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$a = 'ec';
$b = 'ho';
$c = $a.$b;
$c('Hello, PHP!');



Fatal error: Call to undefined function echo() in <...>/php.php on line 11


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You don't have a line 11. Is this everything? Where are you assigning $c to echo? – lod3n Sep 23 '09 at 4:05
Sorry, I redacted a bit from the original code, and didn't rerun. – qwzybug Sep 23 '09 at 4:32
up vote 17 down vote accepted

echo is technically not a function in PHP. It is a "language construct".

echo('Huh?') is an alternate syntax for echo 'Huh?'

You can do this instead:

function my_echo($s) {
    echo $s;

$a = "my_echo";
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Just to add a precision : echo is a "language construct", and cannot be called using variable functions -- as stated by its manual page : php.net/echo – Pascal MARTIN Sep 23 '09 at 4:13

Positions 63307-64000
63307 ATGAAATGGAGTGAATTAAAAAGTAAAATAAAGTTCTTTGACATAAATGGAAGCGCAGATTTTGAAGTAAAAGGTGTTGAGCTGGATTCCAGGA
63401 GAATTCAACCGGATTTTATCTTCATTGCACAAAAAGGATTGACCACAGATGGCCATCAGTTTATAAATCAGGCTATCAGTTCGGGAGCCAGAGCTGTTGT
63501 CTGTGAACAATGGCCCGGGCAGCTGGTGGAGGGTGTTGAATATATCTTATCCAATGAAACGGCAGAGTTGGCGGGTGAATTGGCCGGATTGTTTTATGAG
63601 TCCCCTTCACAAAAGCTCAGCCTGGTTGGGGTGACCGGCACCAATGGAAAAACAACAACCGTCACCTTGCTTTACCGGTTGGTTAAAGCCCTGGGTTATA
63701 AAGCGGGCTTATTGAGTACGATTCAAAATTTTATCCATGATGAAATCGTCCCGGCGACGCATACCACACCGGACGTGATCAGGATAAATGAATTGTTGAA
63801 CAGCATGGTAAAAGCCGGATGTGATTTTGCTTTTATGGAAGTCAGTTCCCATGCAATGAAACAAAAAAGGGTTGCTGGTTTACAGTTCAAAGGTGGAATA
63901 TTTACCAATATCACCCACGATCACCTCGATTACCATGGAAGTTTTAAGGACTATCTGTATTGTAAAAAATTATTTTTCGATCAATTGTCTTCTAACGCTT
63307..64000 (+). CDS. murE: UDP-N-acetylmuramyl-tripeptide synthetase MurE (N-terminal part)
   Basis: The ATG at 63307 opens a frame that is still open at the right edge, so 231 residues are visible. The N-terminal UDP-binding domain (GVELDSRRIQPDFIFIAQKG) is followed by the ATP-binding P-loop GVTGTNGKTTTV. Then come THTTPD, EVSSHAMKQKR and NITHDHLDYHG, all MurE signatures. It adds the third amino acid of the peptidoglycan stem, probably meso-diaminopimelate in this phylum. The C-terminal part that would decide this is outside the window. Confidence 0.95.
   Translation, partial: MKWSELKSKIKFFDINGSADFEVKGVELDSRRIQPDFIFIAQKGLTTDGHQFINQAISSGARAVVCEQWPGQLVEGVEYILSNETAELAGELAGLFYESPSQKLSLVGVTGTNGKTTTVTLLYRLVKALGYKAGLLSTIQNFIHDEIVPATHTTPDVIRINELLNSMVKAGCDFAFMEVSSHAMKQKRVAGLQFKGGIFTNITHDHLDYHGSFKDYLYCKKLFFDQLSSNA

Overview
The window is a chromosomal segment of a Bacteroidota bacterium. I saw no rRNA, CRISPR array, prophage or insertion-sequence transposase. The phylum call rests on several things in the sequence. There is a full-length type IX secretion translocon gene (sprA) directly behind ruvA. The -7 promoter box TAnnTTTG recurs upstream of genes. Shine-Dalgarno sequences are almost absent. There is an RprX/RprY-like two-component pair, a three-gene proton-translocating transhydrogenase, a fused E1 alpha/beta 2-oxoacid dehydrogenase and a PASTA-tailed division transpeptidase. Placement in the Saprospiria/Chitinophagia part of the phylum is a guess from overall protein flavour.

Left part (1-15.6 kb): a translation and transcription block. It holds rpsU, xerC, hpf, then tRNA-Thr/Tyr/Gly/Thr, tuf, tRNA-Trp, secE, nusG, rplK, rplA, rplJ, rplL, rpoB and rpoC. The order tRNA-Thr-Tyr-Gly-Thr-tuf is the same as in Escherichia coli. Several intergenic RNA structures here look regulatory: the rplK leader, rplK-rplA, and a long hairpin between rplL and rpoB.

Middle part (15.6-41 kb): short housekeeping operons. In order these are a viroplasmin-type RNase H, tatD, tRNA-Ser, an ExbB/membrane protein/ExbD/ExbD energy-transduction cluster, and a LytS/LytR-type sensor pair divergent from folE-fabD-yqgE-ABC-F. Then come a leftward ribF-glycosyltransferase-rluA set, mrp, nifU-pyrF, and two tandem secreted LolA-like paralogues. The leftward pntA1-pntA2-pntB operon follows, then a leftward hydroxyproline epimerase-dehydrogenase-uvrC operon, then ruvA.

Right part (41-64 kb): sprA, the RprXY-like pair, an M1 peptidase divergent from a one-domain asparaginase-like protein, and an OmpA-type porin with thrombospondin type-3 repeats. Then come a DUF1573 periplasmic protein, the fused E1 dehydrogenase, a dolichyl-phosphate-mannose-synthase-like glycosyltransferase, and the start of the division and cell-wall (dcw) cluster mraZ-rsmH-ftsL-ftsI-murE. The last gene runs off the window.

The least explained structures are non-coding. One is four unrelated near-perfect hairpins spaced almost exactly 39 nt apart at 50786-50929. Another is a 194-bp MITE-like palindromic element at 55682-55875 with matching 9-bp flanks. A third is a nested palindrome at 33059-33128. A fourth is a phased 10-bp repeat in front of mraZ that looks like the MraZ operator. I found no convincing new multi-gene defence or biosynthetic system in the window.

You added the function wrap while I was writing my answer, which mentioned the function wrap. +1 – MitMaro Sep 23 '09 at 4:21
I'm going to say something I haven't said since 2001: thank you for teaching me something new about PHP. – qwzybug Sep 23 '09 at 4:32

echo is a language construct and not a function. What you're trying to do will work with actual functions. Something like this will work.

function myecho($src) { echo $src; }
$a = 'myec';
$b = 'ho';
$c = $a.$b;
$c('This is a test');
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echo, print, die, require, require_once, include, include_once and others (I am sure I missed some) are not functions but language constructs. The use of say echo() with brackets is syntax sugar.

If you want to use them like you have above you will need to wrap them into a function:

function echoMyEcho($str){
    echo $str;

$c = "echoMyEcho";
$c("Let go of my eggo");
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